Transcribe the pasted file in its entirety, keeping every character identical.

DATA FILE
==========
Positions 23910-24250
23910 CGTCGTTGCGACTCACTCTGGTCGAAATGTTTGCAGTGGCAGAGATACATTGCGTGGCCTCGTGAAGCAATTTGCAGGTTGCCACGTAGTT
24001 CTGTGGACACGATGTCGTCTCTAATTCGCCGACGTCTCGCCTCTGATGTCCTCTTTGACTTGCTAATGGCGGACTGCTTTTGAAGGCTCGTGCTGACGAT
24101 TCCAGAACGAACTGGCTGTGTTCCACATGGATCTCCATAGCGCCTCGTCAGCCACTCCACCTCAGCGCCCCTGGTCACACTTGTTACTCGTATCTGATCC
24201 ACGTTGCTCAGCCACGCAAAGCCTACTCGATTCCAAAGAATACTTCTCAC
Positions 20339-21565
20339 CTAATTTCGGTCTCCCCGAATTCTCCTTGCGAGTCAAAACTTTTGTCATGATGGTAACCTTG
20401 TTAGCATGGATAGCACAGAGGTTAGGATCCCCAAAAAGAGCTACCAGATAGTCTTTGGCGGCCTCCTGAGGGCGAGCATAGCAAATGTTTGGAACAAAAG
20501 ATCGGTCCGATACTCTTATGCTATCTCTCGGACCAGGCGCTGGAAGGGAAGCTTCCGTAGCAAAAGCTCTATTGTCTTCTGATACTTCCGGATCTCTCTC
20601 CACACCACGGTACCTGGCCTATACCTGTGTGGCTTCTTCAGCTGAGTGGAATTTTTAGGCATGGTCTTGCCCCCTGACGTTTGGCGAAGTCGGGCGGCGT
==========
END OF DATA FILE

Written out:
Positions 23910-24250
23910 CGTCGTTGCGACTCACTCTGGTCGAAATGTTTGCAGTGGCAGAGATACATTGCGTGGCCTCGTGAAGCAATTTGCAGGTTGCCACGTAGTT
24001 CTGTGGACACGATGTCGTCTCTAATTCGCCGACGTCTCGCCTCTGATGTCCTCTTTGACTTGCTAATGGCGGACTGCTTTTGAAGGCTCGTGCTGACGAT
24101 TCCAGAACGAACTGGCTGTGTTCCACATGGATCTCCATAGCGCCTCGTCAGCCACTCCACCTCAGCGCCCCTGGTCACACTTGTTACTCGTATCTGATCC
24201 ACGTTGCTCAGCCACGCAAAGCCTACTCGATTCCAAAGAATACTTCTCAC
Positions 20339-21565
20339 CTAATTTCGGTCTCCCCGAATTCTCCTTGCGAGTCAAAACTTTTGTCATGATGGTAACCTTG
20401 TTAGCATGGATAGCACAGAGGTTAGGATCCCCAAAAAGAGCTACCAGATAGTCTTTGGCGGCCTCCTGAGGGCGAGCATAGCAAATGTTTGGAACAAAAG
20501 ATCGGTCCGATACTCTTATGCTATCTCTCGGACCAGGCGCTGGAAGGGAAGCTTCCGTAGCAAAAGCTCTATTGTCTTCTGATACTTCCGGATCTCTCTC
20601 CACACCACGGTACCTGGCCTATACCTGTGTGGCTTCTTCAGCTGAGTGGAATTTTTAGGCATGGTCTTGCCCCCTGACGTTTGGCGAAGTCGGGCGGCGT